Prop 8 in California. The DOJ’s horrible brief defending DOMA. Racism and sexism continuing to divide our community in crucial moments. Transgender people still dying from a lack of proper healthcare. Right now, the SGL/LGBT community in the US is under a time of serious testing. No matter how many goals we meet, we’re still pushed in on from all sides. As our leadership eats itself and our collective energy flags, it really might look like we have nothing left to give. Can God’s grace break through all of this?
It did in the churches in Macedonia.
Paul talks about this in 2nd Corinthians 8:1-7. He holds up the churches in Macedonia as a role model for the church in Corinth to emulate. Apparently they have the desire to give generously to others in need (2 Cor 8:10-11), but are unsure if they can do it. By telling the story of Macedonia, Paul is reminding the Corinthians (and us) that, really, it’s growth in God that brings true, balanced generosity, not our own efforts. And how do we know true generosity? Let’s take a look.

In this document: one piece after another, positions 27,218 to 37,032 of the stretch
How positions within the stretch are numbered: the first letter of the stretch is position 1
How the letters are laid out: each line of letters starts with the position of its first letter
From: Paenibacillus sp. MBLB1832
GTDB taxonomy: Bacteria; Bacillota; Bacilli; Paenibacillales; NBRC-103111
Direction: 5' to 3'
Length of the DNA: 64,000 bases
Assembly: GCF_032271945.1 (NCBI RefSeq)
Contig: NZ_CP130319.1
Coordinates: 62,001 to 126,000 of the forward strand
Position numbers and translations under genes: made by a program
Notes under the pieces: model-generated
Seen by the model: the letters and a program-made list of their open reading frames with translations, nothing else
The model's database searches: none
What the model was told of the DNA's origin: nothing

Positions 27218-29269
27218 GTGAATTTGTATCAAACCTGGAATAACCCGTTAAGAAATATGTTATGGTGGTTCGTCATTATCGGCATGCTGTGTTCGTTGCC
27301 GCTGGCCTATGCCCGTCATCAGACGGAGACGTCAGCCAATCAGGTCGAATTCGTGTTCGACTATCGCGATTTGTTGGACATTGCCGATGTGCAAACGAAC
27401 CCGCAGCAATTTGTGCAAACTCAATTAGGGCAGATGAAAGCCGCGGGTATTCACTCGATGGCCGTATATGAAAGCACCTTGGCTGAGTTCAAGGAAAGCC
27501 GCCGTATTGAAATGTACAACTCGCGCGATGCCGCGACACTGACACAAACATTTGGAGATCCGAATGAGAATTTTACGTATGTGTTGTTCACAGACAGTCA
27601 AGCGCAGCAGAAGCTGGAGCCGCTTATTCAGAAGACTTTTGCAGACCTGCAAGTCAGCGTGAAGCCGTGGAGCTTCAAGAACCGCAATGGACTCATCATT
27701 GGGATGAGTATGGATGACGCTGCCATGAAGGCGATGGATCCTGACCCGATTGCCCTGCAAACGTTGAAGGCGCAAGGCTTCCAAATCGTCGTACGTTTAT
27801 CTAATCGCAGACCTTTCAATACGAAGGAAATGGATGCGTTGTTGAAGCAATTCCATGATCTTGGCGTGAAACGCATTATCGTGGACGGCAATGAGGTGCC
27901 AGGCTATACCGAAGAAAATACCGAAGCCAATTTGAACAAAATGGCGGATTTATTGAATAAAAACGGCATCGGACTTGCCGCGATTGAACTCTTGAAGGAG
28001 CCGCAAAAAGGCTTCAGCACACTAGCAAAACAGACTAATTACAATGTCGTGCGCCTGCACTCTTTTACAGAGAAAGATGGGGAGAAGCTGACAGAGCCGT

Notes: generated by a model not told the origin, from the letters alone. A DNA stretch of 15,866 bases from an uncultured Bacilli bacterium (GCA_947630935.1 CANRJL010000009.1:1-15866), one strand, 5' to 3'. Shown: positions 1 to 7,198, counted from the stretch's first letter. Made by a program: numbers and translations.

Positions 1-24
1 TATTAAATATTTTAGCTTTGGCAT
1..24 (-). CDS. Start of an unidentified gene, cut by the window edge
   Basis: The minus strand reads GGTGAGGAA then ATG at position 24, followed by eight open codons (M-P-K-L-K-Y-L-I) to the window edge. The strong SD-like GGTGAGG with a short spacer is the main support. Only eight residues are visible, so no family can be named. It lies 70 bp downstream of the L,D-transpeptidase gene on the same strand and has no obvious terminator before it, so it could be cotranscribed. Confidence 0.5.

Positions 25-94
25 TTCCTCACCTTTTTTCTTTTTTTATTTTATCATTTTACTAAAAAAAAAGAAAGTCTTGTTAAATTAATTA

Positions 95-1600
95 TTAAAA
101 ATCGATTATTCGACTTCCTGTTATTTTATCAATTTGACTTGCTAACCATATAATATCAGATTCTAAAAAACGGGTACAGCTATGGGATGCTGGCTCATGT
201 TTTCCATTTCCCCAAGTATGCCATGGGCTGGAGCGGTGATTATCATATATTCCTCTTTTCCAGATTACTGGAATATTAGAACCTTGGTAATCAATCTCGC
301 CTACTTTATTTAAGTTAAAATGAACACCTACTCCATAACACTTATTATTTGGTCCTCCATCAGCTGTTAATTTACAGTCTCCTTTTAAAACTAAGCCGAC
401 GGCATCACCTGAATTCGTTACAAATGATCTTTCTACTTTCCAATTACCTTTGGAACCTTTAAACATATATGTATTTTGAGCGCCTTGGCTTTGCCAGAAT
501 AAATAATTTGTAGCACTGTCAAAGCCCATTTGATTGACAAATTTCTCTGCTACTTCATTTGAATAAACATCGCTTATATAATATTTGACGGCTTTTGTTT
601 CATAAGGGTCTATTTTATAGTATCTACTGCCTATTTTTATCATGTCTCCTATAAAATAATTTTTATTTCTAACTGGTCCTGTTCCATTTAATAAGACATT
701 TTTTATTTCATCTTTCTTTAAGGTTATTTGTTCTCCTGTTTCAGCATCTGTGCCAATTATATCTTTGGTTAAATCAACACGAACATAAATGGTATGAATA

1. True generosity is granted through God’s grace. (8:1)
Humans have a hard time sharing with each other. We tend to take a short-range view of our world, often thinking that what we have right now we may never have again. When God gifts us with grace for generosity, it may come through expanding our vision of what’s possible for the long-term.
2. Grace for true generosity is given during times of severe testing. (8:2a)
Constant, long-term struggle can choke our hopes and dreams for the future. Being ground down pushes us to a stance of responding to things as they happen, instead of creating options for ourselves and others. Grace lifts up our heads and reminds us to look at the stars, not just the ground.
3. Transforms deep poverty into generous wealth. (8:2b)